Many cannabis employers are also surprised at the amount of applicants that are in fact non-stoners. Approximately 80 % of applicants state at time of application that they do not use cannabis. Many job-seekers actually see this industry for its future growth potential. Some predict it might be the largest industry in certain states as the industry matures.
Industry analysts also believe the cannabis industry is an excellent opportunity for young people without a college education to escape the clutches of minimum wage.*
Hiring Fundamentals in the Legal Cannabis Industry
Hiring Smart is what WeedHire is all about and the overall consensus among many employers within the sector is no different than any other industry. Although most established companies in the legal cannabis project continued growth, employers are being cautious about when and whom they hire. A higher level of expertise is more sought-after with a specialization in certain areas such as grow of the marijuana plant; these individuals are often called “Master Growers”.
What about Hemp
There are many wildcards to the legal marijuana job sector but one that is not often discussed is the emergence of industrial hemp. Hemp, if manufactured properly can compete with Cotton, Lumber and other associated industries. This could mean the emergence of a significant amount of jobs in production, warehousing and distribution as well as sales and administration. Actual towns that have struggled in recent years which were centered on manufacturing could be resurrected with the emergence of industrial hemp.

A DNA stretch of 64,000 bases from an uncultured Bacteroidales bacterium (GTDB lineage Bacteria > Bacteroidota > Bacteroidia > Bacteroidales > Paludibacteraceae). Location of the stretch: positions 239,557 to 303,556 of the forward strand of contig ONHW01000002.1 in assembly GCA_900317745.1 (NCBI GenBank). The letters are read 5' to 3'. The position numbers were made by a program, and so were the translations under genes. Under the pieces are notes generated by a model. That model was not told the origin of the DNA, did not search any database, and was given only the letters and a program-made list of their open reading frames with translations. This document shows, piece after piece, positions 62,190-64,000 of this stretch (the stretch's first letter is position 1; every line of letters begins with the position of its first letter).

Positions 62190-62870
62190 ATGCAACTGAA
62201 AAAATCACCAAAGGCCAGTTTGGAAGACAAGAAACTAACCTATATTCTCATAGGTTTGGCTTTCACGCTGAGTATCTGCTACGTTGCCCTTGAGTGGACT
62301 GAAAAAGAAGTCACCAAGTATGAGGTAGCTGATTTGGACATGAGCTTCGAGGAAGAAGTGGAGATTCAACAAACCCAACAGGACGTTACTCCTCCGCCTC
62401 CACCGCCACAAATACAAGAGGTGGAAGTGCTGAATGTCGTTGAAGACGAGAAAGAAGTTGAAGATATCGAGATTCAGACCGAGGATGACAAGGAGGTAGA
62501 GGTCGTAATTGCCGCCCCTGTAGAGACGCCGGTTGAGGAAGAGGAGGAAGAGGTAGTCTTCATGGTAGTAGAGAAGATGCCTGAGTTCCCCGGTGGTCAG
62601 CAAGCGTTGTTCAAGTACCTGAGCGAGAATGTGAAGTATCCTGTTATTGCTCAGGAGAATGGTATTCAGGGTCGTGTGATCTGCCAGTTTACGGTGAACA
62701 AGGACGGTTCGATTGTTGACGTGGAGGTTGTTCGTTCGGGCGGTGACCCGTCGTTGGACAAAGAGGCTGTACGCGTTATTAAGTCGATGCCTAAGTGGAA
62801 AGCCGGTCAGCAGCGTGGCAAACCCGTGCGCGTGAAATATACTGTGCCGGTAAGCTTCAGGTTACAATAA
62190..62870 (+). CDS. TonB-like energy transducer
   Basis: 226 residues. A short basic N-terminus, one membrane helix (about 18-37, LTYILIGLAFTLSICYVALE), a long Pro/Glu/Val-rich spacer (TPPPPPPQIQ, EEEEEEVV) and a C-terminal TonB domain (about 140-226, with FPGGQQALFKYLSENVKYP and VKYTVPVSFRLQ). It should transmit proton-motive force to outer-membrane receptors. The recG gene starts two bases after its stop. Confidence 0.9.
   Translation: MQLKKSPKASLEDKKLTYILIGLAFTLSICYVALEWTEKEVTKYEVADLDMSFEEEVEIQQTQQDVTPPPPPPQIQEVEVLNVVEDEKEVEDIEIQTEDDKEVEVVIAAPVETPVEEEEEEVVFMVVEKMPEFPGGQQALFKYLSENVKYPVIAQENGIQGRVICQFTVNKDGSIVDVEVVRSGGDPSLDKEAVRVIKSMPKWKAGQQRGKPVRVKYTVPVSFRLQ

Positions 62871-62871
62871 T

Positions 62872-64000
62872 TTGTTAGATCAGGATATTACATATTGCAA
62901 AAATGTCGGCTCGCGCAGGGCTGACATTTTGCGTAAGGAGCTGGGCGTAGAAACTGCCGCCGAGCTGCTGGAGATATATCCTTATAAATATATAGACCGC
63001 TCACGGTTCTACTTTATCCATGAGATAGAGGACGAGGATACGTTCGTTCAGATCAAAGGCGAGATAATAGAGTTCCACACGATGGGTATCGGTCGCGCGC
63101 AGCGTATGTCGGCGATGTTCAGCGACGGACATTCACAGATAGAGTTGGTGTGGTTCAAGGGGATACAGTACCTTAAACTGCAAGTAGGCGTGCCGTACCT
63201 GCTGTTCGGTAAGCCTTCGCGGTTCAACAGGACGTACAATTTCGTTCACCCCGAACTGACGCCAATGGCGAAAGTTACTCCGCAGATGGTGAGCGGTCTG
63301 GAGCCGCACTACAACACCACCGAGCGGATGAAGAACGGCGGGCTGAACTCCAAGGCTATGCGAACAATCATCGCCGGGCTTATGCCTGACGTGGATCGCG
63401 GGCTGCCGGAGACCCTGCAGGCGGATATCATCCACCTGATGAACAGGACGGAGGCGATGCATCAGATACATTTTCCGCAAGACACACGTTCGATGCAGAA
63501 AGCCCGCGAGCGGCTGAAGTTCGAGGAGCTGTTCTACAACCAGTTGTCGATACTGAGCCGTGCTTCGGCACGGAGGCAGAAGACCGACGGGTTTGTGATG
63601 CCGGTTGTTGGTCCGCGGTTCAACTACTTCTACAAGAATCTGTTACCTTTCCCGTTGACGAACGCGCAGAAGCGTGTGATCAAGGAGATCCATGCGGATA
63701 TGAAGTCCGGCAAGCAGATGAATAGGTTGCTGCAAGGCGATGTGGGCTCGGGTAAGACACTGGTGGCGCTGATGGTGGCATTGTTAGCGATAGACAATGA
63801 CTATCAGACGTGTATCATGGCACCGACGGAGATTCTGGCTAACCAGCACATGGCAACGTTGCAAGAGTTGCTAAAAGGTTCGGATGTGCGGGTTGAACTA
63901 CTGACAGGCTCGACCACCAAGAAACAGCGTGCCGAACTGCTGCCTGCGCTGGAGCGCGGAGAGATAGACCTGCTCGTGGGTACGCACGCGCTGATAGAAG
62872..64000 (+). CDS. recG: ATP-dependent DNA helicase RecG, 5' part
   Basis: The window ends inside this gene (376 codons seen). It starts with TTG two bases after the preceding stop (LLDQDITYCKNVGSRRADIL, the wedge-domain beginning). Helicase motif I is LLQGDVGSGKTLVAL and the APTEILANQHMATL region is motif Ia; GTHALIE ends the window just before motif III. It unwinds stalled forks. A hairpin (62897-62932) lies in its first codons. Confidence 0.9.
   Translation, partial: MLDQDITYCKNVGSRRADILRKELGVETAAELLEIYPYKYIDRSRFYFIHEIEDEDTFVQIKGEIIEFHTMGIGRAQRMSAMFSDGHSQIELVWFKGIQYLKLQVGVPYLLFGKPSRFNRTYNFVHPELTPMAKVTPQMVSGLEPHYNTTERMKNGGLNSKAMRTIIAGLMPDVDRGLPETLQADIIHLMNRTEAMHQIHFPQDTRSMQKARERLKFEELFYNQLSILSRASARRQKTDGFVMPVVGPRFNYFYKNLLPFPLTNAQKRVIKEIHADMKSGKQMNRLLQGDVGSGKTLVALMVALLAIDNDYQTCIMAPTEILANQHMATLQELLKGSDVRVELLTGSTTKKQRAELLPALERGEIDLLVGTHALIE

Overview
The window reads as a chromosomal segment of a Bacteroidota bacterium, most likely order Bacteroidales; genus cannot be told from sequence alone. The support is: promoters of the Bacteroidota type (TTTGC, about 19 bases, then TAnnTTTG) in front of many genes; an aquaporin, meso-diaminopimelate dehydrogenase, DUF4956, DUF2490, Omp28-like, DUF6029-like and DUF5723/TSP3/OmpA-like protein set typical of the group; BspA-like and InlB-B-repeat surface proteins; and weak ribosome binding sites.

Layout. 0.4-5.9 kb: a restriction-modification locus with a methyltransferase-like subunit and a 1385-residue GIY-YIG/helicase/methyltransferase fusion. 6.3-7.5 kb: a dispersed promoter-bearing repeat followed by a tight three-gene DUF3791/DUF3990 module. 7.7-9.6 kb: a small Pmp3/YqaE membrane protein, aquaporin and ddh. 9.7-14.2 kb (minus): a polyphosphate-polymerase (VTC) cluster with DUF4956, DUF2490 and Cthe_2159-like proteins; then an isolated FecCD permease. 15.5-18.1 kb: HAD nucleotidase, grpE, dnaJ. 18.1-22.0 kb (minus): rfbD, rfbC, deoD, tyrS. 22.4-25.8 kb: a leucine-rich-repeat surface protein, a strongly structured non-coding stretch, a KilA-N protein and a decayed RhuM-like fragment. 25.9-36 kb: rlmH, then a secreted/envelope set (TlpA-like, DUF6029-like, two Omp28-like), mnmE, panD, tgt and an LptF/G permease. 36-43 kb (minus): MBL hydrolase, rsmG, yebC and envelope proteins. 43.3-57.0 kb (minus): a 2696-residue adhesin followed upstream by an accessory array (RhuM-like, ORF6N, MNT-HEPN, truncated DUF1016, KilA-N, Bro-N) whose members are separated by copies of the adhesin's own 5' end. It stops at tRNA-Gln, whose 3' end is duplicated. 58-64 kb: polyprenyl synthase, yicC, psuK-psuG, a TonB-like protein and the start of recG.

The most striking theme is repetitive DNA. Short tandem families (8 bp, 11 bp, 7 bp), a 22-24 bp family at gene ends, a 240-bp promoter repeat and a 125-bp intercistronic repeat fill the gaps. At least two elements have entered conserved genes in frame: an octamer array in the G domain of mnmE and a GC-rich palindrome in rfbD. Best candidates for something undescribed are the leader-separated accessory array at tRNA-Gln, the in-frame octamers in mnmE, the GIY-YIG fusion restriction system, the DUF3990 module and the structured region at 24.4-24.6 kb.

Conclusion & Outlook
While some analysts predict as many as 200,000 cannabis jobs to be created in 2015, WeedHire sees a steady increase in job opportunities. The pace of growth in opportunities for employment is dependent on factors such as upcoming elections and individual state commitment to the voter elected medical or reactional programs. Regardless, the legal cannabis sector will push forward and WeedHire is committed to being the gateway for interested job seekers and employer’s to connect and build this industry together.
In November 2014, Oregon and Alaska followed Washington and Colorado in legalizing recreational marijuana. While the newly elected rights of these residents to grow marijuana at home begin early on, the commercial market and regulatory system will not begin for one to two years. This will impact the speed of growth of jobs in manufacturing. We do anticipate however that ancillary jobs growth will begin to take shape in 2015. The city of Washington DC ‘s measure is still unclear as to how advancements will move forward.
In 2015, specifically in Colorado, we would expect to see increased jobs growth in edibles, product testing, and home-grow products and services. Washington, a state a bit slower to evolve due to continued challenges tied to the supply of the market and tax rates.
Each quarter, WeedHire will share ongoing data and trends in both jobs and career growth to provide insight to employers and employee candidates and help move the industry forward toward full legalization.
*Brookings Institute Research